After a long day out in the wilderness, the many hunters and trackers who come to take in the natural splendor of our corner of Colorado have one thing in common: the need for a good meal.
Some may want a simple sandwich, others a sit-down eatery, and some may have a more ethnic palate, but all of them can find something to suit their taste within Meeker’s restaurant scene.
If it’s a good cut of meat you’re looking for, the deli at Brother’s Custom Processing can help you there. For other traditional American fare, grab a brew with your grub at Holliday’s Grill or head down to Clarks Big Burger for a good old-fashioned combo of beef on a bun with a side of fries and a chocolate malt.
Clarks is a favorite among locals, but owner Justin Slaugh also sees a number of vacationing hunters thanks to referrals from Purkey Packing Plant.
“They get a ticket there, and they can bring it in here for a discount,” he said. “It’s very important for us to appeal to the hunters.”
In the mood for Italian? Grab a quick pie from Pizza Hut or take your time and take a load off your feet at Ma Famiglia, right across the street.
Or, if your epicurean interests lie in other parts of the globe, the international food court of Market Street also offers Asian delights with California Wok and the South-of-the-border sensibilities of Mexican House Restaurant, the latter of which features a full bar and numerous TVs for those looking to stay in touch with the sports world.
“It’s always a good time here,” co-owner Arturo Rodriguez said.
Meeker Whether you need the personal attention that only a small town can provide or connections reaching halfway around the world, the business scene in Meeker is ready and raring to help out the hunting crowd.
The multitudes that flock to the Northwest Colorado town are well taken care of within the confines of the community, which fully understands the needs of the average hunter.
Stan Wyatt, owner of Wyatt’s Sports Center, is entering his 19th year supplying those who come to the area with camouflage, knives, ammo and all the other equipment needed for the experience.
“Most of our business is non-residents in the area, by far,” Wyatt said. “We get a lot of repeat business, and you see so many people year after year that it’s kind of hard to remember them all.”
Wyatt estimates he likely has had a customer from every state in the country and beyond.
“We’ve had them from Alaska and Hawaii and Canada, all over North America, and occasionally we’ll get someone from across the pond in England,” he said. “I’ve already been getting lots of calls from people.”
Wyatt said the stretch of 2009 to 2011 was a rough one business-wise, but last year saw an increase in hunters stopping by his shop, a pattern he hopes will continue in the coming months.
“I expect to have a pretty good season,” he said. “It’s beautiful country, so that’s an added bonus for the guys who come up here.”
Comments on Meeker itself are frequent.
“I always get people coming in who are saying what a great little town we’ve got here and how friendly the people are,” he said. “It seems to have a great reputation.”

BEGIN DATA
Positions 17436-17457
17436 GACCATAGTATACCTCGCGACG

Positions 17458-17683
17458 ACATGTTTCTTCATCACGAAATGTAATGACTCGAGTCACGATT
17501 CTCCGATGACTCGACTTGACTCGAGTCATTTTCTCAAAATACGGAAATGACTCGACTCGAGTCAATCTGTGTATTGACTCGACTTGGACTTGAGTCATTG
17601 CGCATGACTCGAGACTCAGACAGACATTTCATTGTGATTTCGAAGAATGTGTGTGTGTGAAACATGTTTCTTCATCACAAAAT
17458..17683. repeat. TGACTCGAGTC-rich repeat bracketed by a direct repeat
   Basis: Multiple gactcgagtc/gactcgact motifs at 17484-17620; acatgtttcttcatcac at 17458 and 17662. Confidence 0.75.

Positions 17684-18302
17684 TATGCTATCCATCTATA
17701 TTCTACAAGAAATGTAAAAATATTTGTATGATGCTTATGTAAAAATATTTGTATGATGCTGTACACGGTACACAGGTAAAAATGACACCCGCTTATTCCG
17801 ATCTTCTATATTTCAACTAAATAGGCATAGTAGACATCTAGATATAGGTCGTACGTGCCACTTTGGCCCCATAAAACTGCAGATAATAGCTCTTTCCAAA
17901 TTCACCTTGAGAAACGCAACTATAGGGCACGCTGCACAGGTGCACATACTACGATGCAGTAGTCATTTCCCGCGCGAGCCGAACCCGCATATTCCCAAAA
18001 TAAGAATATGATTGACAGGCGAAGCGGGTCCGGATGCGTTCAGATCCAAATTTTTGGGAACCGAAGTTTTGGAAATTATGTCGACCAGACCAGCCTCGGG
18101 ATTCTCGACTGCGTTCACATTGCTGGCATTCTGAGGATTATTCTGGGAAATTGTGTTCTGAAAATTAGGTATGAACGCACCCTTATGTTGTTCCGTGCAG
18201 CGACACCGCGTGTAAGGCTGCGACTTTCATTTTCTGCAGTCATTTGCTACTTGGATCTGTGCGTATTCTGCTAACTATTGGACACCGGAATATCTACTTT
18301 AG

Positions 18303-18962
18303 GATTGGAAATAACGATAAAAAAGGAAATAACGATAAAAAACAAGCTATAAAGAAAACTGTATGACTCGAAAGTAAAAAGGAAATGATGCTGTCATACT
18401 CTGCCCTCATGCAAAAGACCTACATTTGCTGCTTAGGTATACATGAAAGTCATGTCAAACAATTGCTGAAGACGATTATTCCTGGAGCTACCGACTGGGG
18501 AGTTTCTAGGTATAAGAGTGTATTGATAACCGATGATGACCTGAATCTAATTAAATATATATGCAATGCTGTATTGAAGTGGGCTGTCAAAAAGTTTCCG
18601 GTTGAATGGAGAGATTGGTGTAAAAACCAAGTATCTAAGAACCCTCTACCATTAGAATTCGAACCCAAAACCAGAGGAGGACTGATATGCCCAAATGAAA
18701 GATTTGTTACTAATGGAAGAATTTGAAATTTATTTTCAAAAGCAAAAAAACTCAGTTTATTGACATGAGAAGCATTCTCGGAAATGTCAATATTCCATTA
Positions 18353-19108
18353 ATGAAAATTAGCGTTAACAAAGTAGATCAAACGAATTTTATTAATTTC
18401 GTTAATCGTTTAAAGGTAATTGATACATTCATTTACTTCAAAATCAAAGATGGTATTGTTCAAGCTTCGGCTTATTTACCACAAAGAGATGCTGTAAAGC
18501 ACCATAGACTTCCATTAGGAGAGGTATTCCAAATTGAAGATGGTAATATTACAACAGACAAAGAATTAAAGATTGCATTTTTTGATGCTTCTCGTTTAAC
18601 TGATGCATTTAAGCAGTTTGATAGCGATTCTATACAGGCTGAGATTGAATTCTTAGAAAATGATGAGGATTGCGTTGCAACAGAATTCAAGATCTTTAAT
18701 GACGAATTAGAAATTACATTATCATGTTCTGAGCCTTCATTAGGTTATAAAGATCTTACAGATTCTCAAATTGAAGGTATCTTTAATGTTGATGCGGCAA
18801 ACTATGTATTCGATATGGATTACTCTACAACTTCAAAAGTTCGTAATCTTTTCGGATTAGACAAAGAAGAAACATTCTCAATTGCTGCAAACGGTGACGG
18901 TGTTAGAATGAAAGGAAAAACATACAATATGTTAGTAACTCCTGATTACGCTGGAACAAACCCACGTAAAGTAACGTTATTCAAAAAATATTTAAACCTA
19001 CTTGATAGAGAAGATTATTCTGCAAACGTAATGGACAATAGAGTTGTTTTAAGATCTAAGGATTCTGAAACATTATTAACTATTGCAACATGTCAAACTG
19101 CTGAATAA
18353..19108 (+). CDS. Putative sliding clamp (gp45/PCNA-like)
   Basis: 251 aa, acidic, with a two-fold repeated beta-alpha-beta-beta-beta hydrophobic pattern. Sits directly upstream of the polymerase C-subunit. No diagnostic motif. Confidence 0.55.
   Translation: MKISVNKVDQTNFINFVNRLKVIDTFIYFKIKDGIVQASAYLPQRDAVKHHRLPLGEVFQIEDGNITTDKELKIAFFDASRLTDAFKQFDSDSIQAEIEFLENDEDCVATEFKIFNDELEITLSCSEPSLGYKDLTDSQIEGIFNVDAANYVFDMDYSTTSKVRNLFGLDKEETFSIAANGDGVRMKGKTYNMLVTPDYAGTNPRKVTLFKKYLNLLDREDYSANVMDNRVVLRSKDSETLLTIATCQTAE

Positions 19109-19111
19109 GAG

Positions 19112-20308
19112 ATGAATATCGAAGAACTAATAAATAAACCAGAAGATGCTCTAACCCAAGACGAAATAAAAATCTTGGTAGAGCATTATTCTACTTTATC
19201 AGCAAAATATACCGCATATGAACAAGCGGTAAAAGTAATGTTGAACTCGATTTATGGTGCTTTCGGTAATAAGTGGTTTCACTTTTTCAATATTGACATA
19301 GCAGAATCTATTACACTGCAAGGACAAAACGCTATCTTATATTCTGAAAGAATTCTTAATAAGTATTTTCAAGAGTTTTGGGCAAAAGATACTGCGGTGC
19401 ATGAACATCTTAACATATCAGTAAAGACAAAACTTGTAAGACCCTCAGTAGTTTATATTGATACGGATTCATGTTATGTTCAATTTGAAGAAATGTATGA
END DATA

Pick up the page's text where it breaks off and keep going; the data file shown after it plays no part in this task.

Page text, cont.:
Within the hospitality sector, repeat business is a must, and the lodgings of the area run from the historic feel of the Meeker Hotel to the more contemporary Blue Spruce Inn.
“We get them from California, out East, everywhere,” Blue Spruce Manager Beckey Dowker said. “It’s usually the same groups coming back and it’s always nice to see them. It’s like family coming back every year.”
As a hunter herself, Dowker said she was a little worried that changing gun laws could result in fewer sportsmen coming to the area that depends on them.
Another concern is bringing back people who aren’t used to a rural zone. While some patrons are looking just for a place to lay their heads at night, those seeking a bustling social scene are a little underwhelmed by the variety of activities.
“Some people are like, ‘Well, what do you do here for fun?’ but most people like that it’s just a little mountain town,” Dowker said.
It speaks to the charm of Meeker that there are residents who have seen many wonders of the world yet wouldn’t live anywhere else.
Bill Wille, owner of Antlers Taxidermy, first came to town decades ago specifically for the hunting the area had to offer. Operating his service for the past 34 years in Meeker with his wife, Donna, many hunters have approached him about preserving their quarry, be it elk, deer or any other animal.
“I like the variety and challenge of bringing nature back to life again in unique poses, making people happy that they have this artistic form of wildlife,” he said.
His interest in taxidermy dates back to age 12, when he wanted to stuff his first kill, an albino chipmunk. He since has moved on to bigger game, his largest being a full-grown elephant.
Wille’s garage/workshop is a veritable menagerie, with more than 200 mounts of large cats, bears, rodents, fowl and many other creatures. One of his most difficult prizes is an ibex he pursued in the mountains of Turkey.
“I wouldn’t say I’ve worked with all the animals of the world, but it’s a good selection of them,” he said.
For 25 years, he has led safari excursions in Africa, a job that takes up about a third of his year. This part of his business is so good in fact, in addition to his taxidermy responsibilities, ironically he has little time for hunting in the area himself.
Still, Meeker and Northwest Colorado remain close to his heart because of the vitality of hunting and the natural beauty that those of that pursuit experience when they come here.
“I’m originally from back East, and the hunting is why I came out here, and that’s what I love about it,” he said. “I’m very myopic, since my whole world has been animals, but that’s just who I am.”